Such a move is common in college football, where players are down when they touch a knee to the ground, But in the NFL, players are not down until they touch a knee to the ground and are touched by a defender.

Carroll said he felt officials were too lenient on the play.

“The opportunity to make a mistake was given, and the guy made a mistake,” Carroll said. “ … I understand why they called it, But guys make mistakes, and they pay for it.”

Carroll said that after correcting ESPN 710 host Paul Gallant that it was Reynolds on the play and not Robert Woods, noting that Woods “is a (USC) Trojan. He wouldn’t have done that.” Carroll coached at USC from 2001-09 before coming to Seattle.

Carroll said, “I don’t think that’s declared down at all,” and felt Seattle should have been given the ball.

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The play gave the Rams a first down, but back at their 23 following the penalty on McVay. Seattle then stopped the Rams without allowing another first down to end the possession.

“I loved the way our guys responded,” Carroll said. “We thought we had them, and to come back and do it again.”

Penalty on Metcalf was right call

Another much-debated call came earlier in the quarter when Seattle receiver DK Metcalf was flagged for an illegal shift as he jogged to the right side of the line to get set on a third-and-one play.

Chris Carson ran for 2 yards and an apparent first down before the flag on Metcalf, which made it third-and-six. Seattle did not convert that one — the only third down of the second half Seattle didn’t convert other than a kneel-down on the final series — and was forced to punt, ahead just 13-9 at the time.

Carroll said after watching film he could not dispute the call.

“He barely moved,” Carroll said. “ … (but) he did. He should have been still. A lot of times they don’t call that stuff, but they got it right. They weren’t wrong on it.”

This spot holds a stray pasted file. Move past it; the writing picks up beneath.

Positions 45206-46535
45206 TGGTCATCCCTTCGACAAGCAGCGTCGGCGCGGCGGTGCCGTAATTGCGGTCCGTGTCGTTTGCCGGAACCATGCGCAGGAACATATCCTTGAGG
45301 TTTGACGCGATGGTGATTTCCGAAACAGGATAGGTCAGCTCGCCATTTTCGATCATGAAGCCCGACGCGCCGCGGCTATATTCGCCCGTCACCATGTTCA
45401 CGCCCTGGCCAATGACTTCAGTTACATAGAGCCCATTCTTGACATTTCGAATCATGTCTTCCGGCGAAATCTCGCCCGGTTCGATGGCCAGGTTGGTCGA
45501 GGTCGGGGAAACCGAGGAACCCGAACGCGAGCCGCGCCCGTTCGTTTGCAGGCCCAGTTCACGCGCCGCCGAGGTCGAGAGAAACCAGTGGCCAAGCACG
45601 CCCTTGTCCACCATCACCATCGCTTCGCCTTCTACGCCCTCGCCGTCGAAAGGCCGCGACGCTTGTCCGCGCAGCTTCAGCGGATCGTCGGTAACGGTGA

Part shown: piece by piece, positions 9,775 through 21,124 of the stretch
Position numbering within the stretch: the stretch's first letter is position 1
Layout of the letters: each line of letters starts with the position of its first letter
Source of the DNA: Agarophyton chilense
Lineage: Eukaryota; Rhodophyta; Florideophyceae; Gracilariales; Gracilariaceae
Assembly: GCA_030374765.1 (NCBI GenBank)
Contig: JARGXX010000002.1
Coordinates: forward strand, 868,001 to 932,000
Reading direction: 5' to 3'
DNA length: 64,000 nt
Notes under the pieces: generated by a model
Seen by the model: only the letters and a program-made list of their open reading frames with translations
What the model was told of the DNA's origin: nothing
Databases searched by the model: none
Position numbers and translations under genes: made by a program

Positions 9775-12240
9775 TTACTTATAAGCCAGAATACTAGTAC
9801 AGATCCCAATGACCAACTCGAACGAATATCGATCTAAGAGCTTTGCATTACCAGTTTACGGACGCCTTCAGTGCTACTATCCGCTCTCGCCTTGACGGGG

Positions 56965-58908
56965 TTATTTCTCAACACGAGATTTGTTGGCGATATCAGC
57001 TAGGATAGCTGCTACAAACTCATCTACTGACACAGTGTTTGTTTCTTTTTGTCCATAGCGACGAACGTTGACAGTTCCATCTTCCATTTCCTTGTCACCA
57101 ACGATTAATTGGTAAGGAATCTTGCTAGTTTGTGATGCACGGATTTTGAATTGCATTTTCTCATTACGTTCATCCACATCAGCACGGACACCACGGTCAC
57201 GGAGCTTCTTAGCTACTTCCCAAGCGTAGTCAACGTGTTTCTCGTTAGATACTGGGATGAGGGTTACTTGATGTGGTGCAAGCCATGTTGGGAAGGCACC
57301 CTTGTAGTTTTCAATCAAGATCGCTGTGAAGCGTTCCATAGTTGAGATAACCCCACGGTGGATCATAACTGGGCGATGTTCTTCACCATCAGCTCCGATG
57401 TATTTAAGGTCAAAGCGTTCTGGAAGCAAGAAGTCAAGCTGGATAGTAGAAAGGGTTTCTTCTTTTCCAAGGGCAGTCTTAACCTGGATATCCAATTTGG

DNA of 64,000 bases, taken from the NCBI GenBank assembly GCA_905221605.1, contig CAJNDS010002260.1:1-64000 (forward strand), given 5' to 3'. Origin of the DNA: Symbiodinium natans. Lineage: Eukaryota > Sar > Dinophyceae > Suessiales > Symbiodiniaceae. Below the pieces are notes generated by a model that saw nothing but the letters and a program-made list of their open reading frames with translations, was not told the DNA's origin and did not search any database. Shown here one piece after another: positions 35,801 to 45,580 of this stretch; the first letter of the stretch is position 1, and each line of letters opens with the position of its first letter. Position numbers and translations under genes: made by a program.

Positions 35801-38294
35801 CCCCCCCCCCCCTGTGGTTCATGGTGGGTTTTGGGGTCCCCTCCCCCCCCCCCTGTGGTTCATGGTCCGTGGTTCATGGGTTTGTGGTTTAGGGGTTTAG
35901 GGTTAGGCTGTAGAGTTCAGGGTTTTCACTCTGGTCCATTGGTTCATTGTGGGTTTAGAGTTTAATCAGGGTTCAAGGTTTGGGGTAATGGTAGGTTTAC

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Metcalf had six receptions for 59 yards and was shadowed often by Rams standout cornerback Jalen Ramsey. But five of the catches appeared to come against a zone or while matched up against other defenders.

“He had a really good, tough game yesterday, I thought,” Carroll said of Metcalf.

Carroll noted that the Seahawks tried to move Metcalf to different positions — and though he didn’t say it, the obvious reason was to get him matched up against defenders other than Ramsey.

According to Pro Football Focus, Metcalf lined up in the slot on 22 of his 61 snaps, a season high, and was on the line once. The previous high was 16 on 64 snaps in the first game against the Rams.

Seattle’s final TD a matter of trust

The Seahawks essentially put the game away with a 13-yard touchdown pass from Russell Wilson to Jacob Hollister on a third-and-four play with 2:51 left that made it 20-9.

On the play, Metcalf and Tyler Lockett were lined up to the right side, and Hollister and rookie Freddie Swain on the left.

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But if going to Lockett or Metcalf might have seemed more logical based on their production this season, Carroll noted that Wilson made the right choice because Hollister was the most open receiver, having broken free at the line of Rams safety Jordan Fuller.

“It was really a statement of trust,” Carroll said. “It matched up beautifully, He went there because it was one on one by those guys (the Rams). Russ did it exactly as he’s supposed to.”

Carroll said Swain executed his role in running an in route that helped create separation for Hollister.

“Freddie did it great there,” Carroll said. “And Jake was patient and poised. He didn’t rush it. It was just perfect, And what a great moment, you know?”

Notes

  • Carroll said there was no update on receiver Josh Gordon’s situation. Gordon remains on the commissioner’s exempt list, where he was returned last week after the league told Gordon and the team that he had not fulfilled the terms of his conditional reinstatement from suspension. Gordon can attend meetings and workouts but cannot practice or play.
  • Carroll said rookie defensive end Darrell Taylor was “pretty sore” after workouts this weekend, casting further doubt about whether he will practice this week. Carroll said he’d wait until Wednesday to make a final determination for this week.
  • Bobby Wagner suffered a forearm injury Sunday, but Carroll said Monday that Wagner said it’s no big deal. “He won’t even let us look at it, so I think he’s OK,” Carroll said.
  • Carroll said right tackle Brandon Shell (ankle) suited up Sunday as an emergency player, with Cedric Ogbuehi getting the start at right tackle. Carroll said Shell will practice this week.